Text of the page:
In pfm‘s most-read stories this year, technology and how it could transform private equity firms was a major topic, as were fees and expenses. The following are the top 10 stories and why they mattered to you, our readers.
A primer on blockchain and artificial intelligence for PE – Even though the technology is still new, blockchain and ai have the potential to revolutionise both the way the finance function operates and how managers view and make decisions about portfolio companies. This guest article – our most viewed in 2018 – laid out how this would happen.
Riverside’s management CFO envisions a back-office revolution – Knowing what other firms are doing seems to be at the top of readers’ minds. Our profile of Jason Murphy, the chief financial officer of The Riverside Company’s management company exemplifies that. And – a theme emerges – he is hungry to know how the back office will benefit from the latest advancements in technology, such as blockchain, machine learning and artificial intelligence.
Blackstone’s chief legal officer puts tech to work – Blackstone’s John Finley gave us the inside track on how tech is streamlining the mega firm’s back office. One example was the transformation of Blackstone’s anti-money-laundering system; Finley’s team moved from a manual hard-copy system to a proprietary product developed with the in-house innovations team, streamlining documentation requests according to risk rating and investor type.
LPs demand more granularity in fees and expenses – The most talked about area in private equity after returns? It must be fees. In the launch of pfm’s 2018 Fees and Expenses Benchmarking Survey, we reported on fees and expense practice relating to broken deals, fund restructurings and co-investments.
The holy trinity of terms: carried interest – This article started at the beginning: a biblical reference to Joseph’s plan to encourage grain production in ancient Egypt (“in gatherings that you will give a fifth to Pharaoh and the four parts shall be yours”). Our guest author – a former limited partner – examines the alignment benefits of carry from all angles.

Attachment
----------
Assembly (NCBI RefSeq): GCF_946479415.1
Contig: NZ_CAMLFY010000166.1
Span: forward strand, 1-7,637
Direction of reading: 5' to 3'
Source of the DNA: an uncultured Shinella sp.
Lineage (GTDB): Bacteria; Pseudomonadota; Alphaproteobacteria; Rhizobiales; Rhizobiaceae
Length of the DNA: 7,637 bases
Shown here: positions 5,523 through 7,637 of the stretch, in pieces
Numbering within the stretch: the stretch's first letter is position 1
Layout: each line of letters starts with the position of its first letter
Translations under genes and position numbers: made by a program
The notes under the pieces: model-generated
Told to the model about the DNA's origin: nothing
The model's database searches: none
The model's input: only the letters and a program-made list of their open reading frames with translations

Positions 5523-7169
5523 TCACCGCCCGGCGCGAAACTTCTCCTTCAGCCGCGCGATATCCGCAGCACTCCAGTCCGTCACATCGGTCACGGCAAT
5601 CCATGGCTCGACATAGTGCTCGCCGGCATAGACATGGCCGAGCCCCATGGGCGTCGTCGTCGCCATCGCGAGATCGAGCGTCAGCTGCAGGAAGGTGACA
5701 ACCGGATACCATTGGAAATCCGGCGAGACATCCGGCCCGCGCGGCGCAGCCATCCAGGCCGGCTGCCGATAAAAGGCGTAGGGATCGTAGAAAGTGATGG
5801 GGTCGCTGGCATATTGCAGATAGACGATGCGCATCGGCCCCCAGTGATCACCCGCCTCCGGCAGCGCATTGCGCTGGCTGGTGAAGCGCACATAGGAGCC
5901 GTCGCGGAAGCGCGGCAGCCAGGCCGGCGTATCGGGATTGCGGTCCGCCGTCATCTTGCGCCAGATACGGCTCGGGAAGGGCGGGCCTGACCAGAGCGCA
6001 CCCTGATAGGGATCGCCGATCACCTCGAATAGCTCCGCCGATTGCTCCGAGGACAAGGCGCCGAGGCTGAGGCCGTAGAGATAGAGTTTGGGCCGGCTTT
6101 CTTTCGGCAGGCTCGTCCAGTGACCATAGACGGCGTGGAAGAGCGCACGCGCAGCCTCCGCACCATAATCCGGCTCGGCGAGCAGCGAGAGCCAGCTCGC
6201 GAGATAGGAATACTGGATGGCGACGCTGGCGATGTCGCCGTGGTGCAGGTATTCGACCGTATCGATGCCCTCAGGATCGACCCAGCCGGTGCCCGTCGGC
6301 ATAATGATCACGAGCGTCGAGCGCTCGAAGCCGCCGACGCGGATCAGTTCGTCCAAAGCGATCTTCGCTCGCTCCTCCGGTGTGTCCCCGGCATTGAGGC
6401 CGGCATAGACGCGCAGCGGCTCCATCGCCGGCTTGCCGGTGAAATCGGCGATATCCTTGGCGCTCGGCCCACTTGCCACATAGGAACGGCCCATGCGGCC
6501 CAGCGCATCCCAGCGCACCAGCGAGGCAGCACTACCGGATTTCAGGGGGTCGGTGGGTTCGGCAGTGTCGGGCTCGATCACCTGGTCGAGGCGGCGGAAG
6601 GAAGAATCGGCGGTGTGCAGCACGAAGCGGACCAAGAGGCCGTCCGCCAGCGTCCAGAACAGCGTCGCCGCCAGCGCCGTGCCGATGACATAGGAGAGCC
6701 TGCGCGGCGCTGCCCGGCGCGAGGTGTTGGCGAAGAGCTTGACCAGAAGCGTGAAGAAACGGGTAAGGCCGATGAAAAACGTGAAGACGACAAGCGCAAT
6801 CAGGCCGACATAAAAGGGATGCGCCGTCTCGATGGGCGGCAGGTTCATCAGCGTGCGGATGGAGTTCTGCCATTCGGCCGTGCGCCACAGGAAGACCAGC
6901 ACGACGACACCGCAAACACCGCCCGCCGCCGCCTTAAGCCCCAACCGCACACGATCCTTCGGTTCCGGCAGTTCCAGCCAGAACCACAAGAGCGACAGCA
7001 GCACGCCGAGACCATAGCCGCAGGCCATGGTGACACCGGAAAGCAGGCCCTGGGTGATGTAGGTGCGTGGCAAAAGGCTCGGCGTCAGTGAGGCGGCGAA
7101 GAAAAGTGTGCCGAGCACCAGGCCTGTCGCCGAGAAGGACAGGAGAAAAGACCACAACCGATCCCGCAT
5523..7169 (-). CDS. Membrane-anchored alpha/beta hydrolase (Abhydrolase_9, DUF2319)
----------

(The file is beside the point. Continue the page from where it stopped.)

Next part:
Get someone to go over the waterfall – Should you outsource your waterfall calculations? That’s the question this article tries to answer. Hiring a third party to verify a firm’s waterfall calculations helps with transparency between LPs and GPs and could help lessen administrative burdens on both sides.
KKR switches to C-corporation – One of the biggest stories of the year was KKR’s decision to switch its structure from a partnership to a C-corporation, in the hopes of attracting more investors. The move was also made to take advantage of the new Trump tax reform, which lowered the corporate tax rate to 21 percent, down from 35 percent. But find out more with a follow-up story as to whether KKR’s move was good for the stock price.
The holy trinity of terms: management fees – The holy trinity series takes another spot on our most-read list. This time the article focuses on management fees. Is it acceptable for GPs to benefit from significant carried interest and management fees? Read and find out.
LISTEN: Where are hurdle rates trending? – Among our most clicked on this year: a podcast that takes a close look at hurdle rates across private equity, infrastructure and real estate and finds some key differences across the asset classes.
Three approaches to calculate waterfall in private equity systems – Waterfall remains a popular topic among readers. There’s nothing standard about carried interest calculations, but find out whether you should take a customized approach or use a special tool to calculate the waterfall.